Historic Post Office Will Move Out of Industry City, Prompting Local Uproar
Relocation out of booming Sunset Park business and shopping complex comes as U.S. Postal Service retrenches nationwide.
A historic post office in Brooklyn’s Industry City complex is set to close, disappointing local residents, employees and elected officials who accuse its landlord of squeezing out the U.S. Postal Service.
A USPS representative confirmed to THE CITY that the Bush Terminal Station on Third Avenue will close and relocate, but didn’t explain when, where or why.
“The Bush Terminal facility relocation is a project in two parts,” said spokesperson Amy Gibbs in an email, promising that the storefront where customers buy stamps and send packages will have a new home soon. “The retail facility is on schedule and set to be finalized well ahead of the holiday season.”
Meanwhile, Gibbs said, postal carriers will continue to use Industry City as a base. Indeed, said a spokesperson for the sprawling retail, food and workshop complex, Tom Corsillo, “the USPS is expanding its warehouse distribution facility at Industry City.”
Added Corsillo: “Despite our best efforts to keep its retail operations, the USPS has decided to move it elsewhere in Sunset Park.”
The move comes as expansion plans for Industry City undergo contentious public review. Last week, the City Planning Commission voted in favor of the proposal, which will next go to a vote before a divided City Council.
In a January 2019 letter to the district manager of Brooklyn Community Board 7, which is posted in the window of the retail post office, Tom Samra, vice president for facilities of the USPS, wrote that the “landlord at its current facility will not enter into a long-term lease.”
The letter also invoked financial constraints that the Postal Service has recently used to justify scaling back service across the country.
“Postal Service operations are not supported by tax dollars,” Samra’s letter read. “To be self-sustaining, the Postal Service must make decisions that ensure it provides adequate and affordable postal services in a manner that is as efficient and economical as possible.”
On Tuesday, state Attorney General Letitia James and the City of New York joined New Jersey, Hawaii and San Francisco to sue President Donald Trump, Postmaster General Louis DeJoy and USPS to halt the retrenchment ahead of an election where many ballots will be cast by mail.
Longtime Sunset Park resident and community board member Hector Gonzalez, 70, who was running an errand at the Bush Terminal Station on Friday, directed THE CITY to a storefront on Fourth Avenue between 26th and 27th streets — half a mile away.
“The sign is already over there,” he noted.
On the facade of a building under renovation, black plastic wrapped in blue tape obscured a sign that reads “post office.”
Miguel Garcia, 74, has been visiting the Bush Terminal Station since he moved to Sunset Park from Downtown Brooklyn 33 years ago.
“This post office has been here for a long, long time, and I guess the landlord wants more money,” Garcia said. “Man, that’s greedy.”
Elected officials criticized the relocation, putting blame on the landlord of Industry City, which is owned and managed by Jamestown Properties and Belvedere Capital.
A spokesperson for Rep. Nydia Velázquez (D-Brooklyn/Queens) said it is problematic that the new location will be smaller than the existing one, with reduced capacity to serve the community.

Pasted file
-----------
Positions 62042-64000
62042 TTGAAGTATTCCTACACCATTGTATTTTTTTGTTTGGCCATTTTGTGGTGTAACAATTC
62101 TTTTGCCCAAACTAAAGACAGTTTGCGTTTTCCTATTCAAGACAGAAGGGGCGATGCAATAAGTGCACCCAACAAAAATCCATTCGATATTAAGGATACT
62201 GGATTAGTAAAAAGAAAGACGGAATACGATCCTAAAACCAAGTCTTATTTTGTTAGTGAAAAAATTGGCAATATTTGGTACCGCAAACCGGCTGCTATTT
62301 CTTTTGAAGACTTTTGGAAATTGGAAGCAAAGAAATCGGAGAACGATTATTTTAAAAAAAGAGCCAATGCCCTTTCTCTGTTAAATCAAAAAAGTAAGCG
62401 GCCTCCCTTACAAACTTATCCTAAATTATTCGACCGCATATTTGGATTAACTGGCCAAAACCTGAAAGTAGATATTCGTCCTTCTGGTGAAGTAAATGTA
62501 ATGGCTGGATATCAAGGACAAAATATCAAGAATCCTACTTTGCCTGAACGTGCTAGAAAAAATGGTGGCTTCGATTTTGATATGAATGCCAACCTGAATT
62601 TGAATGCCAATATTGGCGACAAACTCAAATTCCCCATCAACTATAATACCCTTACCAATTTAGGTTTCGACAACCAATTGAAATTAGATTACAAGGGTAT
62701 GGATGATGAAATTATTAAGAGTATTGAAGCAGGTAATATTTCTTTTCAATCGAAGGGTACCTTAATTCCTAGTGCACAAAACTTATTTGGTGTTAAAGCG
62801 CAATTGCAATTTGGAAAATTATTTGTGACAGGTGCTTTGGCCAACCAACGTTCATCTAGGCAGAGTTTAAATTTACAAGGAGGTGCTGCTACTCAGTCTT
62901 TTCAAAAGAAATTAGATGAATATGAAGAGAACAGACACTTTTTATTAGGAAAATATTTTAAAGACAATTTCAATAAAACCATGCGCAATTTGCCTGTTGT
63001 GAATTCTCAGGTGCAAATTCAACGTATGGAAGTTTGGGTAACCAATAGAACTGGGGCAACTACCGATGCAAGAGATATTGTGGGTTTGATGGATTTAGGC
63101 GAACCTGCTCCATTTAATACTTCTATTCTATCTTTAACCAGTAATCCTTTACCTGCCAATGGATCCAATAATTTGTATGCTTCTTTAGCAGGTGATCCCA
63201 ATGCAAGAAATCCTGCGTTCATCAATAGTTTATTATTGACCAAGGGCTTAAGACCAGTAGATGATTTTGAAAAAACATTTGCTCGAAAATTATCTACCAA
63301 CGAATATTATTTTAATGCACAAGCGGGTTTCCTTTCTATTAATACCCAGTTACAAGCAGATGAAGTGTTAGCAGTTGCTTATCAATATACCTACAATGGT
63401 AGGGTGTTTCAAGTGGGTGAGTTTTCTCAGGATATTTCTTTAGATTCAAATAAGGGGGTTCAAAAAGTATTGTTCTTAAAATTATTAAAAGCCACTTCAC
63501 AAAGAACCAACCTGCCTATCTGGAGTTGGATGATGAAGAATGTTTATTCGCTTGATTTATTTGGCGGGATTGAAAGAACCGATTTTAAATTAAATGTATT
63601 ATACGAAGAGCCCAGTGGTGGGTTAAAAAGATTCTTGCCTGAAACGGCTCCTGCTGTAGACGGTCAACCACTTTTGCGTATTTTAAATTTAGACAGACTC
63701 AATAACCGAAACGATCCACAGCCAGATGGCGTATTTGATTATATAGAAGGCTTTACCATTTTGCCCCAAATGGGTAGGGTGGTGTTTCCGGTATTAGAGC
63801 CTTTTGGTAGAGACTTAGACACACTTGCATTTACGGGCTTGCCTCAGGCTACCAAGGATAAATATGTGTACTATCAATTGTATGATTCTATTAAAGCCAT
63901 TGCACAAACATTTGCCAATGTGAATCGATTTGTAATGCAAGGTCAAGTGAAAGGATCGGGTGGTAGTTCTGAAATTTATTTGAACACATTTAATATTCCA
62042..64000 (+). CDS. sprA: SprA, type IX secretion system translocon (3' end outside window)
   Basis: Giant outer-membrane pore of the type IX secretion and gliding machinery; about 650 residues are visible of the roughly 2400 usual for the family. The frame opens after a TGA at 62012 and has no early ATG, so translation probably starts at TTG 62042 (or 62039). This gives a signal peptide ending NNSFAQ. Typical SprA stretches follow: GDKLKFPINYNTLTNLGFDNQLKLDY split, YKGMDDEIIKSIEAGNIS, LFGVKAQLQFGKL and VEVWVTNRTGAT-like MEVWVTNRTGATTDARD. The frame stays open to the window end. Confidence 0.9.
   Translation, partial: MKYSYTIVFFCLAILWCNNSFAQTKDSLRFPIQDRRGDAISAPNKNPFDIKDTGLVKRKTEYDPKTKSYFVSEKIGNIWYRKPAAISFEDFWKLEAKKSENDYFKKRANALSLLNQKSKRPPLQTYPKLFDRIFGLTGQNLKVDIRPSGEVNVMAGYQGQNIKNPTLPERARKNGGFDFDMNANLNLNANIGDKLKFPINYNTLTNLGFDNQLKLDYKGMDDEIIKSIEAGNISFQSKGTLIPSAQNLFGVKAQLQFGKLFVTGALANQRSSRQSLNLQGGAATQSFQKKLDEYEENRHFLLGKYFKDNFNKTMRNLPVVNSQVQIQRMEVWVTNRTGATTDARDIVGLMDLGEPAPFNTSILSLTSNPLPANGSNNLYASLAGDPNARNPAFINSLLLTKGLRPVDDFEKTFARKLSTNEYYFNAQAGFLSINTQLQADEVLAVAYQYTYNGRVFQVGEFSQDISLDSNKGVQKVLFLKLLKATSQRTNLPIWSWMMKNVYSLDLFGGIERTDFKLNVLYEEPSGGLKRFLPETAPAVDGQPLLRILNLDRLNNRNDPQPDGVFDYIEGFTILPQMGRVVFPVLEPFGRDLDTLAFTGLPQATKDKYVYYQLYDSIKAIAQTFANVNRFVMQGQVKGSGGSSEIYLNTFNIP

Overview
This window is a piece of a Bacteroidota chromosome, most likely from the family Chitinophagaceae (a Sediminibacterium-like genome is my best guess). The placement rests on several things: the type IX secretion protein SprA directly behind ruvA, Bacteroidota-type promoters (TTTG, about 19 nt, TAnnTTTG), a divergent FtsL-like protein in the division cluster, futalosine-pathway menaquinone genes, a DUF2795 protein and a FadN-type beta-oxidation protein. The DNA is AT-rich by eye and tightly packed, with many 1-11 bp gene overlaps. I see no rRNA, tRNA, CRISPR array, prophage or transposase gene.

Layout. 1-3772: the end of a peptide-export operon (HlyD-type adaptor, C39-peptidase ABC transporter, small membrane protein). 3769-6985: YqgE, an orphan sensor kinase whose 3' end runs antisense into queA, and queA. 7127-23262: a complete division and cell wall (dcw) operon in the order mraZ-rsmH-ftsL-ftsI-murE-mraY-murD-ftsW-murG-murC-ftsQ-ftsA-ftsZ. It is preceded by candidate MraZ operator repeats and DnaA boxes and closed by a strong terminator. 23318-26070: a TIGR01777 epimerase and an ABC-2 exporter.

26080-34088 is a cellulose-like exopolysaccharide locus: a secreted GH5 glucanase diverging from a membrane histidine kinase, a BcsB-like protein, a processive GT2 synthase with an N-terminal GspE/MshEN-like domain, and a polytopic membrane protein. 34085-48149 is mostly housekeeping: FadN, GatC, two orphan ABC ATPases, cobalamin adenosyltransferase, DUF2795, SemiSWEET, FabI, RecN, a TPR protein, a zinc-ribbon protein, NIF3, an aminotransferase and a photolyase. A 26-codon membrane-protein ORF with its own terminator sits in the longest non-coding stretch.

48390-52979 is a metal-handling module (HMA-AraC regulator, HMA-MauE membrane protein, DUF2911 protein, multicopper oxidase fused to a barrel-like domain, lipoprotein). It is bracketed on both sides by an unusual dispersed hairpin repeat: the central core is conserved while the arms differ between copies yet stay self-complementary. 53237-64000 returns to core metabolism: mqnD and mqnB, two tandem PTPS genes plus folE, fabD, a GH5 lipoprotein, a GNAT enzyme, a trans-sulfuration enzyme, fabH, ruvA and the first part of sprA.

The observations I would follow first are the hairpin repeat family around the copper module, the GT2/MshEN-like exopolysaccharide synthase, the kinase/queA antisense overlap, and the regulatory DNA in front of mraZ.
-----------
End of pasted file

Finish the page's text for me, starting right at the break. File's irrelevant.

“Moreover, it’s disturbing Industry City would make it untenable for USPS to remain in their current location, at the very same time the landlord is putting forth an enormous rezoning proposal,” said the spokesperson, Alex Haurek. “This is yet another example of why Industry City’s promises should be viewed with a high degree of skepticism.”
Councilmember Carlos Menchaca (D-Brooklyn), who has fiercely opposed Industry City’s expansion proposal, called the situation “a perfect example of the kind of displacement Industry City will produce on a larger scale if they are granted a rezoning.”
“Despite this USPS location‘s convenience and accessibility to the community, Industry City is fine with allowing rents to rise enough for them to leave,” Menchaca said. “What’s the missing ingredient that would prevent this? Accountability. Without it, the community is seeing that Industry City cares only about profits like any other large developer.”
Industry City’s management has pledged an expansion will bring 20,000 jobs and up to $100 million in annual tax revenue. Opponents have argued that an expansion will displace the working class of Sunset Park and gentrify the waterfront neighborhood.
“I don’t know what they’re thinking about for this facility,” said Jorge Muñiz, a member of the local group Protect Sunset Park. “I just know that the federal government is finding it hard to negotiate with these corporate landlords. Imagine how much harder it will be for working class people, people of color, to negotiate with these dudes to get a fair deal.”
On Tuesday, Muñiz and Protect Sunset Park staged a rally in front of the post office branch to support postal workers, billed as “part of a national #SaveThePostOffice day of action happening in coordination with the American Postal Workers Union.”
On the branch’s loading dock Friday, Frankie Rodriguez, 52, a lifelong Sunset Park resident who works for the USPS, said he welcomed the idea of moving locations, saying it’s time for change.
Another postal service employee, who requested anonymity to speak freely, said the move would not be better but rather an inconvenience to all: “Industry City is running us out.”